Assembling the human genome and giving it away for free

Entrepreneurs looking to exploit the data collected through the Human Genome Project are to face stiff competition from a project designed to allow researchers around the world to access analysed and annotated genome information for free.

By | August 21, 2000

LONDON, August 21. A project that aims to "put the genome on the desk top of biologists world-wide" has received a major funding boost of more than £8 million over the next five years. The Ensembl project is operating with an "open philosophy" to make the analysis of data supplied through the Human Genome Project available to biologists free of charge. Using specially developed software, the Ensembl database automatically sorts and identifies genes and other useful features of the data of interest to biologists and medical researchers.

"Ensembl is a wonderful way of transmitting genetic information clearly and quickly across the world," according to Dr Michael Dexter, Director of the UK's Wellcome Trust, which is supporting the project, "It is important that information is made available in the most user-friendly and complete way, and made available free of charge."

The Ensembl database, located at the Sanger Centre and the European Bioinformatics Institute (EBI), near Cambridge, is fed with raw DNA sequence taken from the world's DNA data sources. "In the race to complete the genome, researchers increasingly adopted a shotgun approach to blast vast amounts of sequencing data into the central databases," says Russ Hodge from the European Molecular Biology Laboratory (EMBL), which supports the EBI. Putting the DNA jigsaw back together is done using specially developed software that operates within the Ensembl database. Gene-finding software, called Genscan, then predicts the location of gene sequences by identifying DNA regions that may look like genes. These "candidates" are compared to all known gene sequences in the public databases in order to find supporting evidence for the software's predictions.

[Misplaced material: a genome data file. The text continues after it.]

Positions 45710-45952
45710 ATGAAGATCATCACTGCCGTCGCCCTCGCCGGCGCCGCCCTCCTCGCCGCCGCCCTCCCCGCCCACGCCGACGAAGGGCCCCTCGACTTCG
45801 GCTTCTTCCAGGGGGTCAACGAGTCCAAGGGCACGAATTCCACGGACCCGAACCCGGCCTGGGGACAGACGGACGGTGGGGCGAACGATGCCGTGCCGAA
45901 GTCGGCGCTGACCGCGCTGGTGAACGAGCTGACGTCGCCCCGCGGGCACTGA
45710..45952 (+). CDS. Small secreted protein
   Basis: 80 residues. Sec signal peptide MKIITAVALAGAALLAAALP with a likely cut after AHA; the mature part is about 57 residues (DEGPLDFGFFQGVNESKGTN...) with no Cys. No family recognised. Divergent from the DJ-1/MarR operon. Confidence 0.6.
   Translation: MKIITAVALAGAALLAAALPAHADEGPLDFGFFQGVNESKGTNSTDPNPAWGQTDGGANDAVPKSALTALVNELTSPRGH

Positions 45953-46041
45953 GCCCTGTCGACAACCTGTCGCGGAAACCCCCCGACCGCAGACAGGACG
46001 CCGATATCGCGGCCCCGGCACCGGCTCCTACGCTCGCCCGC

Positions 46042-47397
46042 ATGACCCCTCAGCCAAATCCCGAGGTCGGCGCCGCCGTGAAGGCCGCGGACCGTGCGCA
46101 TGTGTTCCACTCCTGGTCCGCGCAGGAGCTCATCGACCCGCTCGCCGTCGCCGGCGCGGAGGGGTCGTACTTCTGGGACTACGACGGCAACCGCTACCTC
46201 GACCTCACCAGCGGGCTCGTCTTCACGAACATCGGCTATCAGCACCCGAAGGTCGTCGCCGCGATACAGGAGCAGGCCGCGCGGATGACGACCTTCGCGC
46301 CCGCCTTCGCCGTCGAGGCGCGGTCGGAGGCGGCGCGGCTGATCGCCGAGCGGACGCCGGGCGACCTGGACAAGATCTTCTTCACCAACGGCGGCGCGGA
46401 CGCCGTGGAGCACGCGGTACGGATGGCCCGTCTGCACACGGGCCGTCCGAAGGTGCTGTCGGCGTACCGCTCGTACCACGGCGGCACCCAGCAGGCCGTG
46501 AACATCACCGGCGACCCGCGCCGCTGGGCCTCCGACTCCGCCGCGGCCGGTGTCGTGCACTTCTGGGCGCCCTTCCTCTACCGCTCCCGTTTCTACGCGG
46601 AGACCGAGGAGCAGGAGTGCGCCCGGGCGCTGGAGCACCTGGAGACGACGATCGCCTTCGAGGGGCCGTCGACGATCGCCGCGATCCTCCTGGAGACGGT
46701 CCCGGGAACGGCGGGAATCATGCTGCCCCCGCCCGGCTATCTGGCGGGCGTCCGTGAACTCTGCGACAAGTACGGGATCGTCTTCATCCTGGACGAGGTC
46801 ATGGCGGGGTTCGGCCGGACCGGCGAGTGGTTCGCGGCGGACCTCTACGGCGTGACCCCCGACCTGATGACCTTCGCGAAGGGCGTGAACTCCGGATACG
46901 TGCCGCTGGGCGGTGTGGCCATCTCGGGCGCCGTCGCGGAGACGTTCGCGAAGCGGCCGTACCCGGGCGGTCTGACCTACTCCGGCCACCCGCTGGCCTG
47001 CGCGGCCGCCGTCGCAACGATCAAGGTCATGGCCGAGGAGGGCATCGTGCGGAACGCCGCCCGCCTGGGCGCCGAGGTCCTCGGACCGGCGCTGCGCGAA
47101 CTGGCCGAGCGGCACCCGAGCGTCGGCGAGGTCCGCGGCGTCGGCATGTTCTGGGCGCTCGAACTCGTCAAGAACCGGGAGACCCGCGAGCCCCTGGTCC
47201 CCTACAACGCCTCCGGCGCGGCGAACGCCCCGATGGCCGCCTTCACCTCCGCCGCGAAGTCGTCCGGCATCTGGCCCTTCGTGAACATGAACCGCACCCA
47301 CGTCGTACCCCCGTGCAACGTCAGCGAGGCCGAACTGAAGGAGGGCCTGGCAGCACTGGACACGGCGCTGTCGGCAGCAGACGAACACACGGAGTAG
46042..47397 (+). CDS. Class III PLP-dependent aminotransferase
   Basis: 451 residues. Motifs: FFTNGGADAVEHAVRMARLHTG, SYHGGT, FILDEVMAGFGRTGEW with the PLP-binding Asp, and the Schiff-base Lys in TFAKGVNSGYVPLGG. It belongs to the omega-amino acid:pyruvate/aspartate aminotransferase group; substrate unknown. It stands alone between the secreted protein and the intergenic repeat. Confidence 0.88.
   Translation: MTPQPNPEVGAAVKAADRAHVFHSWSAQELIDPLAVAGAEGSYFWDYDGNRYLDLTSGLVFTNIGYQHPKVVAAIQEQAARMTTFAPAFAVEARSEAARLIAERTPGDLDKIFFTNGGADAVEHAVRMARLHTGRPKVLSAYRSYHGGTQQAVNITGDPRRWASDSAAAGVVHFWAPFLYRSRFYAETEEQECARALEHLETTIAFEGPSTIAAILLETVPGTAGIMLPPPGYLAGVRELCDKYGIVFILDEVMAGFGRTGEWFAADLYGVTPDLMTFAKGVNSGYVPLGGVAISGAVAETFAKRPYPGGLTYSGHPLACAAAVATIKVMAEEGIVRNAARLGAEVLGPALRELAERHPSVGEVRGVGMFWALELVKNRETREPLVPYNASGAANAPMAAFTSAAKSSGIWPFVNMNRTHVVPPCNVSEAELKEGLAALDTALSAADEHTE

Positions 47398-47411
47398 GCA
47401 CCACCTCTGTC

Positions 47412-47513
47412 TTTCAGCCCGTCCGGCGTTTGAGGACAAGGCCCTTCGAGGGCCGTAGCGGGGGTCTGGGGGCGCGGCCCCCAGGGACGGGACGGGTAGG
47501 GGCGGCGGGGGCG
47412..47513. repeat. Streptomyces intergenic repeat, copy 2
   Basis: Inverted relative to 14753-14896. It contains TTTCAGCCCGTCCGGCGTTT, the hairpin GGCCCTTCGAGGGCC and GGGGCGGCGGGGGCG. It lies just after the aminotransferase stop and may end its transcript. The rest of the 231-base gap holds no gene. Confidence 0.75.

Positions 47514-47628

Users of the Ensembl website can click on an image of the chromosome they are interested in, to examine the markers and details mapped on to the chromosome. To reach the low-level DNA sequence, researchers highlight the section of the chromosome they require in order access the DNA sequence itself and the supporting evidence gathered by the software.

"Private companies like Celera have similar tools but are marketing these intensively and are mainly interested in the financial aspects," says Hodge who says that the project will be of special interest to pharmaceutical companies. Because of the way the software is being developed, by multiple users around the world, Hodge suggests that the Ensembl analysis software may even be of a higher standard than those developed by commercial enterprises.

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